How Virtual Do You Want Your World To Be?
The walls in my flat are too thin to drill or hammer a nail into it. Subsequently, I prop my 2 foot long mirror on top of a collection of unused telephone directories. This way I can actually see the top of my head when I look into the mirror. This is literally the only thing I use those telephone books for.
Times have changed drastically: I recall being 9 years old, flicking through the hefty yellow pages with my mother in search of a guitar teacher. We didn’t know anyone personally who could teach me and at that time it was the most logical way to look for the information we needed. But if I needed that information now I wouldn’t even think to look in one of those directories, I’d go to the internet and search for it. Most people would.
We live in a far more virtual world than we did 15 years ago and we are constantly learning to navigate this new landscape in different and interesting ways. As with any change, for all the developments in the technological world, there are always going to be a few negatives. The ways of connecting with people have transformed so drastically through the internet and the rise of social networking sites such as Facebook, Bebo, Twitter, hi5, (and the list goes on..), that some people believe it’s taking over and we are losing our grip on reality. Take these Massive Multiplayer Online games: Sometimes, people pay real money for virtual objects for the purpose of say, dressing their virtual imaginary friend in better clothes. Or, take the example of a partner who has been investing more time in a secret virtual relationship than the one that’s physically in front of them.
It’s probably fair to say that as with most things, the role of the virtual in our society should be one of balance and moderation. It’s true that if the majority of people concentrated on living in the ways outlined above, real life social skills would evaporate fairly quickly and people might start to forget their basic functions in the physical world, like eating. Maybe a bit extreme, but you get the picture!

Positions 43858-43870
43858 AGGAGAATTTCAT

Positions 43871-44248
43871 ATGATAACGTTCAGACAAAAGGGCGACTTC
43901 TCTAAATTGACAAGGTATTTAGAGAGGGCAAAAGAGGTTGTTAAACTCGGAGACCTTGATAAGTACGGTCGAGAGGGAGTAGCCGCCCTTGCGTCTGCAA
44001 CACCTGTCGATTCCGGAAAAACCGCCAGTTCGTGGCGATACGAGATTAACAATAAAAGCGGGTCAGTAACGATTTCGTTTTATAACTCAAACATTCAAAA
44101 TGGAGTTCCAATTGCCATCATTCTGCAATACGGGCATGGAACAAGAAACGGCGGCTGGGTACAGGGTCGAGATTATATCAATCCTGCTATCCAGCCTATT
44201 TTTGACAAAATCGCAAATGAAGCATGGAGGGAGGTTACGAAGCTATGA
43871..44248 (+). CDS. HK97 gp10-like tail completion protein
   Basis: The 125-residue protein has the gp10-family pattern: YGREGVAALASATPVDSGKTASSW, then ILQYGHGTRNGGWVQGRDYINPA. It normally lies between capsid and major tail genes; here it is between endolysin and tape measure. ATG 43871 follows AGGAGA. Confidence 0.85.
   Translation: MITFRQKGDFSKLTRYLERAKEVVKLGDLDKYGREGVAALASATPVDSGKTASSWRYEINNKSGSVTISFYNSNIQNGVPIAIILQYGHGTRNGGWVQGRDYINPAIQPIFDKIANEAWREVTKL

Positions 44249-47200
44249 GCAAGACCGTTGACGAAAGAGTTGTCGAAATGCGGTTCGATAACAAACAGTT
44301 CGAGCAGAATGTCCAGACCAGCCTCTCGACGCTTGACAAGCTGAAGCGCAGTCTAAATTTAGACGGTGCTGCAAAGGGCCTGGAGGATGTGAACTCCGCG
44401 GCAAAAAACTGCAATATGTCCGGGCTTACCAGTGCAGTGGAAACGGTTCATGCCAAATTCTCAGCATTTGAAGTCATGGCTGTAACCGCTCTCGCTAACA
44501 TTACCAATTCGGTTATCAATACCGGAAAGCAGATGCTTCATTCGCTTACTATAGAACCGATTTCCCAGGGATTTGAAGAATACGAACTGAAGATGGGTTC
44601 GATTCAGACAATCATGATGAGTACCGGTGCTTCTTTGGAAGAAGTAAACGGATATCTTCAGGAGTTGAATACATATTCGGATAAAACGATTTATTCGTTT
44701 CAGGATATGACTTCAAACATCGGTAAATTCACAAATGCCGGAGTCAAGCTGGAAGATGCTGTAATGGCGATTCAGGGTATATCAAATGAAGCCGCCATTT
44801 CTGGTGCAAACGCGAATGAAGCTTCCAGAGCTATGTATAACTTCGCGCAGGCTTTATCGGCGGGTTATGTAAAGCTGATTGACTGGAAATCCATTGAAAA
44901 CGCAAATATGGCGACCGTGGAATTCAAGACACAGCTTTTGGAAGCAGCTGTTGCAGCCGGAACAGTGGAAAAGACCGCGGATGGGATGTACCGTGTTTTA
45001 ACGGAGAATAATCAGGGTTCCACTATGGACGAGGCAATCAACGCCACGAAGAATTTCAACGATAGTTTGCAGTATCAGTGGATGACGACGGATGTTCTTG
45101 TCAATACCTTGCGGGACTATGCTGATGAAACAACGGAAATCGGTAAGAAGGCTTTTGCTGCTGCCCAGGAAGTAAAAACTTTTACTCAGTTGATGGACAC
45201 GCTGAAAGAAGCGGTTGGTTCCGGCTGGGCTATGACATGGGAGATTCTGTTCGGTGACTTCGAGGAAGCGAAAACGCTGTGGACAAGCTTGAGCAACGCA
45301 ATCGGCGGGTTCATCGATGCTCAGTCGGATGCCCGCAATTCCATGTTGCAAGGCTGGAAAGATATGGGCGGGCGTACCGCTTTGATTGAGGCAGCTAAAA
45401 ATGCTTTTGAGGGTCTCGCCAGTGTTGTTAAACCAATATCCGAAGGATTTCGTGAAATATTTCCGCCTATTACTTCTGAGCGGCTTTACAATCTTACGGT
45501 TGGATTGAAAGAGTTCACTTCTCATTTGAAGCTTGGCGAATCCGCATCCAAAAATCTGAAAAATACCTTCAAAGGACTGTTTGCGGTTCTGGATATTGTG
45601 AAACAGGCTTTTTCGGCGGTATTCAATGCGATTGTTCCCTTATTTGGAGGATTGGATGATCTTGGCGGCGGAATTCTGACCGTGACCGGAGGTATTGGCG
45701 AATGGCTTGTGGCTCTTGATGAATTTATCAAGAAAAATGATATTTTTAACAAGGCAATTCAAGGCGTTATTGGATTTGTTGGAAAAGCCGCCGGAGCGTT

But it’s also important to look at the flipside of these attitudes: Some people become so reactionary in response to these tides of new communication that they run the risk of overlooking how useful some of these new tools can be. A perfect example is online telephone directories. Like the old paper phone directories, they provide listings of hundreds of thousands of different contacts. From these websites, all a person has to do is enter the information they know and hit search: You can enter a person’s name, phone number, address and away we go.
In terms of speed and ease of use, it makes a lot more sense to use an online phone book than to trawl through the heavy paper version of the same thing. It means that the user can be more in control of the information they need, filter results they don’t need, and the listings can be updated at any time without requiring a regular new directory to be printed every year or so. If anything, this just becomes an unnecessary waste of ink and paper!
Many of these resources are now available in application form for mobile phones, and are changing the way we communicate, work and play. No-one wants a world of isolated individuals living through their computers and mobile phones, detached from the outside and incapable of holding a face to face conversation. But there are new tools in existence which when used in the right way, have the power to massively optimize and unite different communities by way of increased powers and methods of communication. Those that choose to dismiss outright the usefulness of these new innovations run the risk of falling behind and failing to take advantage of the world’s continually growing web of interconnectedness and resource-material.